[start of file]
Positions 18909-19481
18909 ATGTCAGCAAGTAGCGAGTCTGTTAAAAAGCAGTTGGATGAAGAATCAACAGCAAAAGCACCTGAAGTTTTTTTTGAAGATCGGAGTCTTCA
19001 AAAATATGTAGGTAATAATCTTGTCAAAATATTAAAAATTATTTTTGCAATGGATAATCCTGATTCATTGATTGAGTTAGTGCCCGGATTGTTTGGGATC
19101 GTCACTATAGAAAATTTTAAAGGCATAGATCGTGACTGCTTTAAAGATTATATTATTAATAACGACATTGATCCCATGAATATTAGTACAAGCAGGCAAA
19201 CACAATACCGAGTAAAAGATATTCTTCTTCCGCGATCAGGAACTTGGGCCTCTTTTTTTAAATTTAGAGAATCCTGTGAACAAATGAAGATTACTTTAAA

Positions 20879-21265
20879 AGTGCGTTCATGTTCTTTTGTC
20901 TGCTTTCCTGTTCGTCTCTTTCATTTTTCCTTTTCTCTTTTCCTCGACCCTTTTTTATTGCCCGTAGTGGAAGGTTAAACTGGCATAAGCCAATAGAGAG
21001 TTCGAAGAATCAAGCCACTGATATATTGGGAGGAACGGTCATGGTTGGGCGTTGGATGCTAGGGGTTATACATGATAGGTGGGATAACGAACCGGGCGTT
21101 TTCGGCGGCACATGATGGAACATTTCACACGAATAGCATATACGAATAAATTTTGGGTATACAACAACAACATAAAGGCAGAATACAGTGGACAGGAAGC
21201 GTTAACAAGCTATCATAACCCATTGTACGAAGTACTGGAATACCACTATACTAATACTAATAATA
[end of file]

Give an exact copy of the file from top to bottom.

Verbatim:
Positions 18909-19481
18909 ATGTCAGCAAGTAGCGAGTCTGTTAAAAAGCAGTTGGATGAAGAATCAACAGCAAAAGCACCTGAAGTTTTTTTTGAAGATCGGAGTCTTCA
19001 AAAATATGTAGGTAATAATCTTGTCAAAATATTAAAAATTATTTTTGCAATGGATAATCCTGATTCATTGATTGAGTTAGTGCCCGGATTGTTTGGGATC
19101 GTCACTATAGAAAATTTTAAAGGCATAGATCGTGACTGCTTTAAAGATTATATTATTAATAACGACATTGATCCCATGAATATTAGTACAAGCAGGCAAA
19201 CACAATACCGAGTAAAAGATATTCTTCTTCCGCGATCAGGAACTTGGGCCTCTTTTTTTAAATTTAGAGAATCCTGTGAACAAATGAAGATTACTTTAAA

Positions 20879-21265
20879 AGTGCGTTCATGTTCTTTTGTC
20901 TGCTTTCCTGTTCGTCTCTTTCATTTTTCCTTTTCTCTTTTCCTCGACCCTTTTTTATTGCCCGTAGTGGAAGGTTAAACTGGCATAAGCCAATAGAGAG
21001 TTCGAAGAATCAAGCCACTGATATATTGGGAGGAACGGTCATGGTTGGGCGTTGGATGCTAGGGGTTATACATGATAGGTGGGATAACGAACCGGGCGTT
21101 TTCGGCGGCACATGATGGAACATTTCACACGAATAGCATATACGAATAAATTTTGGGTATACAACAACAACATAAAGGCAGAATACAGTGGACAGGAAGC
21201 GTTAACAAGCTATCATAACCCATTGTACGAAGTACTGGAATACCACTATACTAATACTAATAATA